Dr Patricia Fioriello, an educator and administrator from San Francisco, recently published an e-book on new literacy proposing thoughtful ideas and suggestions for “the piece that is missing” in the transition from the current school curriculum to a world wide web based literacy approach. Her book is clearly written, insightful and fun to read illustrating the issue with a lot of good examples and historical background. Teachers, parents, policy makers and students alike may find it interesting.

Literacy for the 21st century. (c) www.drpfconsults.com

What does it mean to be a literate person today? According to Patricia Fioriello “Literacy needs to be thought of as the sum total of the skills that a student will need to have proficiency in so that they can become successful college students and workers.”

Chapter 1 of “Teaching Literacy: Keeping Up with the Times” is setting the stage with a historical overview on literacy, stating that “teachers today are using most of the same methods that have been used for the last half of the twentieth century with little upgrade.” This is sad but true and one of the reasons why I really suggest the reading of Patricia Fioriello’s book.

Chapter 2 about “Online Reading Comprehension and Writing” assembles plenty of good ideas to consider when it comes to reading and writing on the internet: technical vocabulary (www), shorthand (LOL), search engines use (limiting results) and navigation issues (hyperlinks). She also critically assesses the virtues and challenges of auto-correction tools in many word processor programs.

Chapter 3 on “Language and Communication” advocates the advantages of cultural diversity and multilingual learning environments when preparing students for a globalized world. The chapter deals not only with idiomatic expressions, translations or the ambiguity of written language but also with the ability to read logos and fonts. Just think of Captcha and the question “Are you human?”.

Chapter 4 deals with the “Paperless World” it and puts it clearly: Although many people are predicting a move towards a paperless world, the truth is quite the contrary: because of printers, fax machines and photocopiers “we are using more paper now than we have ever used before.” Nevertheless Patricia Fiorellio argues that this may be due to a time lag between the appearance of new technologies and the disappearance of older ones. Just think about the big shifts that new recording techniques and later MP3 brought to the way we listen to music. That is why schools today need to prepare students for a paperless future, including the use of digital textbooks, online testing and a changing approach to professional development of teachers.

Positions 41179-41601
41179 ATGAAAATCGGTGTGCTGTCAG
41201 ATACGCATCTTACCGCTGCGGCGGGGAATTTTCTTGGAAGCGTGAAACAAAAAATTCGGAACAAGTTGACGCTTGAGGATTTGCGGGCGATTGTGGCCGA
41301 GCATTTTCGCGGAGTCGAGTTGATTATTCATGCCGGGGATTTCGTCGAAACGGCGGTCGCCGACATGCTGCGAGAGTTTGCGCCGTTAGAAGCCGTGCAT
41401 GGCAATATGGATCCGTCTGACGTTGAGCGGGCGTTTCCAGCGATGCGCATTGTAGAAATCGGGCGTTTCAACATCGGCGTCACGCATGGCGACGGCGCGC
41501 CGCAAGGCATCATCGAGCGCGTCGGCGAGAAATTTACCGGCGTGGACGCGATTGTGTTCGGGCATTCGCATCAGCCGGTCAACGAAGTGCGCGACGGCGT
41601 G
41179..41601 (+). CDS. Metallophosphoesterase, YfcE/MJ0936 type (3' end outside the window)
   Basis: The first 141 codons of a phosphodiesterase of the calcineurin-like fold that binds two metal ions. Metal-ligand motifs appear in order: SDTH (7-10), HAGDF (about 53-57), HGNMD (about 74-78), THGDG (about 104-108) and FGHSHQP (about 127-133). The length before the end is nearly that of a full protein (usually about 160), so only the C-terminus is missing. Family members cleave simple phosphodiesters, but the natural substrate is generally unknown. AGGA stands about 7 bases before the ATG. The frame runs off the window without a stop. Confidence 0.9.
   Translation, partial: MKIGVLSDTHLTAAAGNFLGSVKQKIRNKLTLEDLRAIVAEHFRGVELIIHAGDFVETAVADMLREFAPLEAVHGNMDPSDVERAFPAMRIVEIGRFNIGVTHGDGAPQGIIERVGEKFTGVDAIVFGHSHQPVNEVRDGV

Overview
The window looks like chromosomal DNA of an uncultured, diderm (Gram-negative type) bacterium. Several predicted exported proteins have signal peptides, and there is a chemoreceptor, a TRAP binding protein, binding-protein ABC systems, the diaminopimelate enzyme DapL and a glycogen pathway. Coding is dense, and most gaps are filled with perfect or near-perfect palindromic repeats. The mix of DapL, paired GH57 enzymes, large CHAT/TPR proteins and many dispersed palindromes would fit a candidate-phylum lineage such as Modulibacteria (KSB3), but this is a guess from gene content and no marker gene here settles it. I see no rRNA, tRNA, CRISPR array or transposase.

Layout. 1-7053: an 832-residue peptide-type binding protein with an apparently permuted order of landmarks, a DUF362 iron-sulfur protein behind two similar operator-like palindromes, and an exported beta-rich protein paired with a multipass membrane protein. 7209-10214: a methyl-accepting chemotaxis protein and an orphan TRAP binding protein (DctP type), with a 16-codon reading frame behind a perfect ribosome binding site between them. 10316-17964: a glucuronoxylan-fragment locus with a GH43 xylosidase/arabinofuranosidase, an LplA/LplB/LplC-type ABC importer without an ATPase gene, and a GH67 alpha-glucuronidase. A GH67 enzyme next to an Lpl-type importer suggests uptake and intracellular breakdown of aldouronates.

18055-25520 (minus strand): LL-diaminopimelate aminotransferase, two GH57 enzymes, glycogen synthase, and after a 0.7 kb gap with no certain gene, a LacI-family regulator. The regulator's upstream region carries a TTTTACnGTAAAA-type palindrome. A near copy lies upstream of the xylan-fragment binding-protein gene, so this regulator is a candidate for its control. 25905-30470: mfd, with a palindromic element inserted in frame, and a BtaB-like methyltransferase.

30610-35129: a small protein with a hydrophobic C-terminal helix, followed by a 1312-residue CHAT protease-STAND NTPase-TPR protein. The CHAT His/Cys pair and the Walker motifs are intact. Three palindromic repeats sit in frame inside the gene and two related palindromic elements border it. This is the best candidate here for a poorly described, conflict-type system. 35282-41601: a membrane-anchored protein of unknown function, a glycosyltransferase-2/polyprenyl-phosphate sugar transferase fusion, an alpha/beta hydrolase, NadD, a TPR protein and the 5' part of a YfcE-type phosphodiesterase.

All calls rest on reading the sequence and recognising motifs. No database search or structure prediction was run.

Chapter 5 on “Different Cultures and Customs: A Global Audience” continues the argument of chapter 3 on language and communication, discussing Globish vs English and the ability of American readers to contribute to the global dialogue. Online readers and writers have to consider their audience, both locally and globally.

Chapter 6 is a follow up of Chapter 4 and discusses in depth the advantages and challenges of “Online Assessments” for students, teachers, parents and policy makers.

Finally, chapter 7 makes suggestions on “The Next Steps” not ignoring that money matters have to be considered. It is about funding and managing the transition process and on how to include the school community.

In my opinion Patricia Fiorellio’s book is an outstanding example for change management at schools!

You can download it at www.drpfconsults.com/Literacy

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D.

Discover Great Literature with Google Earth

Googlelittrips.org is an engaging approach to reading and discovering great literature. Using Google Earth, readers undertake virtual expeditions created by teachers and students following and visualizing the travels of the characters.

Read the book, saw the film, hit the road on Lit Trips. (c) www.googlelittrips.org

Lit Trips’ developer and manager Jerome Burg “retired” after 38 years in public education teaching high school English. He now supports educators around the world in areas related to effective integration of technology into the curriculum. His brainchild Lit Trips was developed as part of the Google Certified Teachers program and is an effort to encourage engagement with the wisdom of great world literature through 21st century technologies. In my opinion, Lit Trips is “augmented imagination” at its best.

The list of Lit Trips is already impressing and ever growing. Visit, share, and build your own Lit Trips on www.googlelittrips.org!

The following video explains how you can start the trip.

httpv://www.youtube.com/watch?v=K-yMU3DJmwU